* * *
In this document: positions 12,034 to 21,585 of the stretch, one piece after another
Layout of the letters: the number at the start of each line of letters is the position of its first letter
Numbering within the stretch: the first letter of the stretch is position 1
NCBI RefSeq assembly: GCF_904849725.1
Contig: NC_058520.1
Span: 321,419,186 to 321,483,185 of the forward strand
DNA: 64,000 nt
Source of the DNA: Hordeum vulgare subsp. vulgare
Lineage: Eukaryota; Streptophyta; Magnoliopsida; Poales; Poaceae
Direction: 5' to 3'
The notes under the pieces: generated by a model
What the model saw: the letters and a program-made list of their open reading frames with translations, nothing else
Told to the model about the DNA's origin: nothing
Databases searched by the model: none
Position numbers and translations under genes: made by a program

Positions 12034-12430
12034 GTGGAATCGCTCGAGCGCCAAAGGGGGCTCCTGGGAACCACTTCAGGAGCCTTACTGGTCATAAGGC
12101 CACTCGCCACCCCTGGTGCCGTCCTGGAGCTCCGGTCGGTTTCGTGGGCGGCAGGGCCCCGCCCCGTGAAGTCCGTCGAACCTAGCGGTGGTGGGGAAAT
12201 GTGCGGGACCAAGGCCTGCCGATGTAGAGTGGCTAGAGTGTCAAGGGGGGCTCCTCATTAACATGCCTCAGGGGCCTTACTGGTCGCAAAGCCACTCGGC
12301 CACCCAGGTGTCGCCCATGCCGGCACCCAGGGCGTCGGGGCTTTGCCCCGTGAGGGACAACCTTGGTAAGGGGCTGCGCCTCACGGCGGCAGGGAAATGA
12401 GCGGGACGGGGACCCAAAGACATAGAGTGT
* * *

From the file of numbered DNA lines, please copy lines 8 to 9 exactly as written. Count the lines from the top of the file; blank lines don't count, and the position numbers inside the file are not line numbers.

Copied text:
Source of the DNA: Hordeum vulgare subsp. vulgare
Lineage: Eukaryota; Streptophyta; Magnoliopsida; Poales; Poaceae